The ‘Gänseliesel’ (Goose Girlis), a historical fountain erected in 1901, represents the most well-known landmark of the city of Goettingen.

Unpacking Economic and Social Rights: International and Comparative Dimensions - Conference

The Goettingen Journal of International Law is pleased to announce that we will take part in a conference in November 2018. The joint research project of the Institute of International and European Law of the University of Göttingen and the Minerva Center for Human Rights at the Hebrew University of Jerusalem Faculty of Law will be holding this conference in Göttingen, Germany under the title “Unpacking Economic and Social Rights: International and Comparative Dimensions”. The conference is a culmination of a joint research project directed by Prof. Tomer Broude and Prof. Andreas L. Paulus and examines economic and social rights from a comparative perspective, looking at German, Israeli and European legal systems and their respective constitutional, legislative and jurisprudential experiences, as well as the universal human rights framework under the auspices of the United Nations. In addition to this call, Prof. Paulus and Prof. Broude, junior researchers of the project and associate and invited scholars will present their research at the conference.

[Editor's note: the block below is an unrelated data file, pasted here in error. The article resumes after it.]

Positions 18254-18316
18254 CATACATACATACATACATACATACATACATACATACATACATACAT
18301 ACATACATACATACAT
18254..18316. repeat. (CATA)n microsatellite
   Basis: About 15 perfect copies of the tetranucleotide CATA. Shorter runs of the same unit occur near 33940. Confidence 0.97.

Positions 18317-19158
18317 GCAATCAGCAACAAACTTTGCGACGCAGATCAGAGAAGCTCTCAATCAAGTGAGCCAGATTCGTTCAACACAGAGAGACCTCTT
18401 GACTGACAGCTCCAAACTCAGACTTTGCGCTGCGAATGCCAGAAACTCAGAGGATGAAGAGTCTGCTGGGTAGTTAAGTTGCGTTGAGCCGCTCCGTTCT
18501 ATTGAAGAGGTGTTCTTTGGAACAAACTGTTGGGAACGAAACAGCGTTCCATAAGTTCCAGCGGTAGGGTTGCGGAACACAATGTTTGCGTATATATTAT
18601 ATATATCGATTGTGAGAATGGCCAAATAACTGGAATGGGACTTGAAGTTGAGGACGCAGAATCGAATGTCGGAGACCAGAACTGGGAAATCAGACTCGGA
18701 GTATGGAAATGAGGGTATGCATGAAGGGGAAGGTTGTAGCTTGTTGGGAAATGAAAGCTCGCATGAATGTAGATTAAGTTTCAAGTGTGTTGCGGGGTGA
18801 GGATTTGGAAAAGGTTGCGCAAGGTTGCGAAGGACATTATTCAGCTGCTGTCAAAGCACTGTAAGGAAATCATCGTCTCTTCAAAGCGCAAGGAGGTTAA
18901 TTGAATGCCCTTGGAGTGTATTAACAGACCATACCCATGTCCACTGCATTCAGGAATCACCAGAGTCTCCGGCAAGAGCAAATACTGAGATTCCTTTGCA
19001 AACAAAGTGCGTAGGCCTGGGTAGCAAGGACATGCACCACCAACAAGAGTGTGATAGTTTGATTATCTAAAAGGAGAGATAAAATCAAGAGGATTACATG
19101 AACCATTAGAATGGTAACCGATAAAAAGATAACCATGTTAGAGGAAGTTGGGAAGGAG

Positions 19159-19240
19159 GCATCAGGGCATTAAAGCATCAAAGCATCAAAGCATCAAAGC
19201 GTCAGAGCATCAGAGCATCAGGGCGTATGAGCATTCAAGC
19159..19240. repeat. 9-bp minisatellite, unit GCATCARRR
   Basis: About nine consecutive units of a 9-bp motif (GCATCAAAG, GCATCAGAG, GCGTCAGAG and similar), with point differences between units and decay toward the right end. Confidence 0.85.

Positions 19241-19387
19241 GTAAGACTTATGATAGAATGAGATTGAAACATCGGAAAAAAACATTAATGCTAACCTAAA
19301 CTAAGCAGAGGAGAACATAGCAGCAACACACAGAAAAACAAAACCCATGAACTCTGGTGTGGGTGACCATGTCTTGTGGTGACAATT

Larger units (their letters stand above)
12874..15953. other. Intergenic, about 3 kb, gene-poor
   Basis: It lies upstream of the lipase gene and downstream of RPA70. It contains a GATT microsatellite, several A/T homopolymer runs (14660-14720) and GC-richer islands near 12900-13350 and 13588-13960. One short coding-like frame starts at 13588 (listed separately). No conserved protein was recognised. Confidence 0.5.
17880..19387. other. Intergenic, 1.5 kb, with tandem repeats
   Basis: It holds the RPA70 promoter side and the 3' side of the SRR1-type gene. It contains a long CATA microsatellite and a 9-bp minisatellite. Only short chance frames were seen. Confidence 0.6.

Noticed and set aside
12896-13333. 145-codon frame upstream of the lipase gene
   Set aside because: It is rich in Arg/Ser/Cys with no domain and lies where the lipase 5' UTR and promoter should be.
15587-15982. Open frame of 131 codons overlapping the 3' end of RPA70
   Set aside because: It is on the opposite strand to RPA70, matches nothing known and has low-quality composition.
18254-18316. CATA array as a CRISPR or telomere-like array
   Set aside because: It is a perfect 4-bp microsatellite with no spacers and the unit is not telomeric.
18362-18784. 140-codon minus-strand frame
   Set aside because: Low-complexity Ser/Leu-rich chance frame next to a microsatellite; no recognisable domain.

Scholars who work on economic and social rights are invited to submit abstracts. The proceedings of the conference and papers presented will be published in one of our upcoming issues. See the call for papers and the conference website for more details.

Deadline for submission of Abstracts: 1 June 2018. Accepted proposals will be notified by 1 July 2018. Full papers due for submission by 1 November 2018.

For queries and clarifications – please contact

Yes, We Can (Control Them)! – Regulatory Agencies: Trustees or Agents?

Stefan Handke



This article raises the question over whether there have been changes in the mode of delegation between national executives and national regulatory agencies in the financial sector caused by the financial market crisis. Illustrated by the case of Germany, the two following ideal types of delegation are elaborated and applied to the case of the German supervisory authority BaFin: principal-agent theory and trust theory. For the periods before and after the crisis, political influence on the agency is examined and – with its intentions and results – assigned to one of the two ideal types. With this approach the financial market crises cannot be identified as the trigger for changes in the mode of delegation but merely as a kind of catalyst.



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